This is CS Lewis's so-called trilemma, from Mere Christianity (1952):
I am trying here to prevent anyone saying the really foolish thing that people often say about Him: "I'm ready to accept Jesus as a great moral teacher, but I don't accept his claim to be God." That is the one thing we must not say. A man who was merely a man and said the sort of things Jesus said would not be a great moral teacher. He would either be a lunatic — on the level with the man who says he is a poached egg — or else he would be the Devil of Hell. You must make your choice. Either this man was, and is, the Son of God, or else a madman or something worse. You can shut him up for a fool, you can spit at him and kill him as a demon or you can fall at his feet and call him Lord and God, but let us not come with any patronizing nonsense about his being a great human teacher. He has not left that open to us. He did not intend to...
Insofar as anything brief is true, then I regard Lewis's argument as true.
Yet I read this when I was an atheist, it didn't have any significant impact on me - it didn't make me a Christian; and this presumably applies to most people who read it.
Why? Since the argument is short and easy to follow; why doesn't it convince?
The reason, I'm pretty sure, is that for the the trilemma to work requires several assumptions to be in place; and these assumptions are nowadays pretty generally denied.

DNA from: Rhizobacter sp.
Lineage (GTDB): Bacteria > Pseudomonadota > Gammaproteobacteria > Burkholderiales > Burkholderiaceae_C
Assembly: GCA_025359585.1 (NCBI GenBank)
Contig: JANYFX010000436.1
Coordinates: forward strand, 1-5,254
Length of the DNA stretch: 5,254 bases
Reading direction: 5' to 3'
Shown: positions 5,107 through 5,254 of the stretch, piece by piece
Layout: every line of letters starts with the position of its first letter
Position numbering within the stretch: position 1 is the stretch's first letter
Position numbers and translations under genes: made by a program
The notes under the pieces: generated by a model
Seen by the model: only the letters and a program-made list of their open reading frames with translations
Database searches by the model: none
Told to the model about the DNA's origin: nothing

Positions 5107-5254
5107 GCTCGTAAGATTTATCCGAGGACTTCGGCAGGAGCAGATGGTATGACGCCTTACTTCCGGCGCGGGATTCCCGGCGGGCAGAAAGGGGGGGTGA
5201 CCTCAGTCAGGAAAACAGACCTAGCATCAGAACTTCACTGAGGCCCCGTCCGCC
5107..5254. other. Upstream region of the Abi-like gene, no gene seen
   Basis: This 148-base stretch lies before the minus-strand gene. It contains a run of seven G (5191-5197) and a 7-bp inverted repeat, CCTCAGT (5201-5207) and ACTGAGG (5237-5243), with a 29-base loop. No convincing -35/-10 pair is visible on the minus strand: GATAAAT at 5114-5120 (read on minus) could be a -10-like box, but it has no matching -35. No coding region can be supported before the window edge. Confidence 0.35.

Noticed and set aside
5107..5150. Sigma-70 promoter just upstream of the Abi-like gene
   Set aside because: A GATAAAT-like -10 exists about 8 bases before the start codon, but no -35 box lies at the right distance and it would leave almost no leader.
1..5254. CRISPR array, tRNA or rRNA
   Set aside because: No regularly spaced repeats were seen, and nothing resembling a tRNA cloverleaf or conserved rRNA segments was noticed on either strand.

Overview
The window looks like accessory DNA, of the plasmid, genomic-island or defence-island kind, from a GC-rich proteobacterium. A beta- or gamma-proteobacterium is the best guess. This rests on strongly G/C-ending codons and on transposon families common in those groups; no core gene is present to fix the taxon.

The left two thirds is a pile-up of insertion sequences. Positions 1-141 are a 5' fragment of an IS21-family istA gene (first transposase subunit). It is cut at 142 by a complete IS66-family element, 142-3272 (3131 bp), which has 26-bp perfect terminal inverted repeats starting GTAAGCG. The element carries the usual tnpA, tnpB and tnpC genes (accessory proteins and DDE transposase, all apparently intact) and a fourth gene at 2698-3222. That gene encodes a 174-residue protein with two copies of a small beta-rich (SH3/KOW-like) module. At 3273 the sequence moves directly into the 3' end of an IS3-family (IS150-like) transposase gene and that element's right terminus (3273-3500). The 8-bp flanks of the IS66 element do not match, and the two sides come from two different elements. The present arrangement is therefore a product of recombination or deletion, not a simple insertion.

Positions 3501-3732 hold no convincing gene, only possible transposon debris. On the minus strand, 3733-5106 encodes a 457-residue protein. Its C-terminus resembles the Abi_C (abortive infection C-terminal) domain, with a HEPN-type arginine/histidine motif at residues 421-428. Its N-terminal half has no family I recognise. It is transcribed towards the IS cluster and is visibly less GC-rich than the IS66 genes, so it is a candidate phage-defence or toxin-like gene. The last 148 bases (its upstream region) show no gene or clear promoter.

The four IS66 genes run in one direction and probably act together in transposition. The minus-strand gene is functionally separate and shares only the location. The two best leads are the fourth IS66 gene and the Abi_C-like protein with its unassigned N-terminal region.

The first is that, for Jesus to be God, God must be assumed to exist; which most people deny. Indeed, most people cannot regard God as a coherent or even meaningful concept. So, the trilemma fails.
Another assumption of the trilemma that is commonly denied is that the Bible is valid. Most people nowadays assume the Bible to be completely made-up fantasy, or maybe so garbled as to have become utterly unreliable - so anything in the Bible can and should be completely ignored.
This last denial is particularly devastating for Christianity. Two centuries of regarding the Bible as an historical document has led people to regard it as just that: and historical understanding is in a constant state of dispute and revision, participation is restricted to professionals, and therefore the Bible cannot be a basis for answering ultimate questions.
As I so often return to emphasising, these days; at root all our convictions rest upon intuition; and until people can attain and accept intuitive validation of God, the Bible, and Jesus; they are self-doomed to incoherence, nihilism and misery.